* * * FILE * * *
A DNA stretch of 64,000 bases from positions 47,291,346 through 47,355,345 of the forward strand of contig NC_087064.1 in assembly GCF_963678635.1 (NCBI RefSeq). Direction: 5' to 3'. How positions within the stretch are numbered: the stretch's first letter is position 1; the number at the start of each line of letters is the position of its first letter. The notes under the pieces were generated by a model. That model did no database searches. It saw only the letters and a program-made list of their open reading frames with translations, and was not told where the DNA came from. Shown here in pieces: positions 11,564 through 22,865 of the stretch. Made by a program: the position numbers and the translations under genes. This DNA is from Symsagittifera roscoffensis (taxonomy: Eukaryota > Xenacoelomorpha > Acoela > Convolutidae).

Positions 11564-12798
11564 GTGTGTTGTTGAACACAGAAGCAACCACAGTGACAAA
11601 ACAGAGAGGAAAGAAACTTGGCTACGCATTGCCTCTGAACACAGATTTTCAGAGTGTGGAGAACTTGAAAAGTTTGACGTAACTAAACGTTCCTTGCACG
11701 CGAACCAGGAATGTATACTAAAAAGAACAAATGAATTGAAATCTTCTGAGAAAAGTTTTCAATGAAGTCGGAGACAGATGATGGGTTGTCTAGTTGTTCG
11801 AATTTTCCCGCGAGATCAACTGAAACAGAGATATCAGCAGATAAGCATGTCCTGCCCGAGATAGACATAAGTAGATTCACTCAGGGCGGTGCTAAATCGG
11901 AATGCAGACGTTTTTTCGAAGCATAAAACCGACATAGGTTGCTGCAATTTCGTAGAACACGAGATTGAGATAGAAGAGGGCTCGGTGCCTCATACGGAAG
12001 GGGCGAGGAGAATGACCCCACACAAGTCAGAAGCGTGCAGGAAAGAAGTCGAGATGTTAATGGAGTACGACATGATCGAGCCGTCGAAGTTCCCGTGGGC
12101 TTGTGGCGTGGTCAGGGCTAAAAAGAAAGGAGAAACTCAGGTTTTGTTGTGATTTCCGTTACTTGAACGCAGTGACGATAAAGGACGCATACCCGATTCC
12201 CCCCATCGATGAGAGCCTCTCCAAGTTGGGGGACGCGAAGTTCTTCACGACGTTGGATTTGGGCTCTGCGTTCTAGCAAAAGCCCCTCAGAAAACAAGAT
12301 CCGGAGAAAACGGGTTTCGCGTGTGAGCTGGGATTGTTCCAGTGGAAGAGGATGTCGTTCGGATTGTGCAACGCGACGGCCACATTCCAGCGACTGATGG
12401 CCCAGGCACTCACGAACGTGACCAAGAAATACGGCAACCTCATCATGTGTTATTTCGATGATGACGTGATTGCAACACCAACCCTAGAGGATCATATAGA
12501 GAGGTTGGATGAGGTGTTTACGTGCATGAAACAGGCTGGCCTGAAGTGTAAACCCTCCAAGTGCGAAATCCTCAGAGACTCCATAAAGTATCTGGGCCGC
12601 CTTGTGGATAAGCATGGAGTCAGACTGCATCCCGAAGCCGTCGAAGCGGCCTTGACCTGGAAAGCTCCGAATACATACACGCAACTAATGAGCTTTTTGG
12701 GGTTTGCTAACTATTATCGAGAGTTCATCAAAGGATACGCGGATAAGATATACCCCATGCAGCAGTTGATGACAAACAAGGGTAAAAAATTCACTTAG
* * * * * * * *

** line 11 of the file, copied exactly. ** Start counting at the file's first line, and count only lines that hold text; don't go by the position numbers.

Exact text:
12301 CCGGAGAAAACGGGTTTCGCGTGTGAGCTGGGATTGTTCCAGTGGAAGAGGATGTCGTTCGGATTGTGCAACGCGACGGCCACATTCCAGCGACTGATGG